1,966 comments on “The tribes of Israel”

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  1. BK

    Just in case you can’t make it. Here’s a small sample.

    The government’s position slams the door on Indigenous leaders who called two years ago for the establishment of a “First Nations Voice enshrined in the constitution” to rectify decades of powerlessness. Liberal and Nationals MPs have been told there has been no change in Mr Morrison’s position since he first expressed doubts over the new body as a potential “third chamber” of Parliament.
    More ambitious policies are needed to put the nation “firmly” on the path to a zero-carbon economy.
    China fears that trade and technology wars with the United States will spill over into the finance sector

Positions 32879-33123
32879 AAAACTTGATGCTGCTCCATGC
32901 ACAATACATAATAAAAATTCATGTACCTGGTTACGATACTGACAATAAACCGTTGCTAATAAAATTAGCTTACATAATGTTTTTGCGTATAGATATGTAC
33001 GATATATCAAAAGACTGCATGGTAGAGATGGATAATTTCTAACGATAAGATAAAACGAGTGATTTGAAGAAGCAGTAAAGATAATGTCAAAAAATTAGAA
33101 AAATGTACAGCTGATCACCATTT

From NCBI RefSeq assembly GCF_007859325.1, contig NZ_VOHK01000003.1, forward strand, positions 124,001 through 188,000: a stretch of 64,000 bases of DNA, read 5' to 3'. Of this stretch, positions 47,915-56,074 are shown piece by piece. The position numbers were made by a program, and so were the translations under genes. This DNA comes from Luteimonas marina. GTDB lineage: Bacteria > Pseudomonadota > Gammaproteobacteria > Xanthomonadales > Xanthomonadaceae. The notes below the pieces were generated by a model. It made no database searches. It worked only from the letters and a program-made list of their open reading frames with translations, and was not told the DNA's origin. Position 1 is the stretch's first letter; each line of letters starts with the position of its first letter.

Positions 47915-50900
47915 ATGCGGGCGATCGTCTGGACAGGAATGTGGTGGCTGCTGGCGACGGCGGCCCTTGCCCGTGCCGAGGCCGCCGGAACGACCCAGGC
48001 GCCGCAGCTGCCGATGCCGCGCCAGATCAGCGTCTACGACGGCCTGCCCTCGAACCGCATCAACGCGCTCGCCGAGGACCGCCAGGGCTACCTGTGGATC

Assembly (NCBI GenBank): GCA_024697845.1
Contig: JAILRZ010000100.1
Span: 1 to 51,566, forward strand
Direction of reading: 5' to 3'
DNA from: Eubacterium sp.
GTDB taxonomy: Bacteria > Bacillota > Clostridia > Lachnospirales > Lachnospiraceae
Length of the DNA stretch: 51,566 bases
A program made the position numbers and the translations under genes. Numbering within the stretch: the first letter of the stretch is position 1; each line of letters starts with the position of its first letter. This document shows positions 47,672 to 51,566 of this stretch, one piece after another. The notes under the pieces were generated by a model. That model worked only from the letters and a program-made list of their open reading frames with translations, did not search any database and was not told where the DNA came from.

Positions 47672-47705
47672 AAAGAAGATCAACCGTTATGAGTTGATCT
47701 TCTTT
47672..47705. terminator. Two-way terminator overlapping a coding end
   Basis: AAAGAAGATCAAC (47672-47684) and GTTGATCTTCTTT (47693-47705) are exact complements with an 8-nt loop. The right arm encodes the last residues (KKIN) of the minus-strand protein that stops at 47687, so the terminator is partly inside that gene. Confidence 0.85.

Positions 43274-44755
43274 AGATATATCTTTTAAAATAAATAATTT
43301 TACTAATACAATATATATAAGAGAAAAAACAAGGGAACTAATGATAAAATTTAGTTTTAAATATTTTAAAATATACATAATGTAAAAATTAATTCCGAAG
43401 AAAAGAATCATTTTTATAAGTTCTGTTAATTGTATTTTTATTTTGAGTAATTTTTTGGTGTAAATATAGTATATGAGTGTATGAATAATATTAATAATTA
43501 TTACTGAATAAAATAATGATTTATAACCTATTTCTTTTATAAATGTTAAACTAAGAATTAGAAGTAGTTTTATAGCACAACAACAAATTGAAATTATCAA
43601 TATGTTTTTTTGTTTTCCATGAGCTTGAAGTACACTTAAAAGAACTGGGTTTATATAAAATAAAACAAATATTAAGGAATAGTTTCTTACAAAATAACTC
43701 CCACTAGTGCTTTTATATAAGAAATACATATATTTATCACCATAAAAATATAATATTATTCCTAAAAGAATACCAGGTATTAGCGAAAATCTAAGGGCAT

Home lending has collapsed to its worst level since the global financial crisis as households shy away from taking on more debt despite house prices showing signs of bottoming out.
    President Donald Trump is expected to announce new executive action on Thursday to try to force the inclusion of a citizenship question on the 2020 census
    Insurers’ current unwillingness to offer policies to certain professions is a canary-in-the-coal-mine moment, pointing to troubling times ahead for the whole construction industry, as well as existing and future apartment owners.
    Tourists flocking to climb Uluru before the practice is banned in October are breaking laws and leaving rubbish and sewage, with locals fearing they could be saddled with long-term damage.
    This story about Whitlam has never been published.
    The dog was always inside and was never walked, the neighbour said. “He tears down the blinds when someone walks past and scratches the window,” the neighbour said. “It’s just a tragedy waiting to happen.”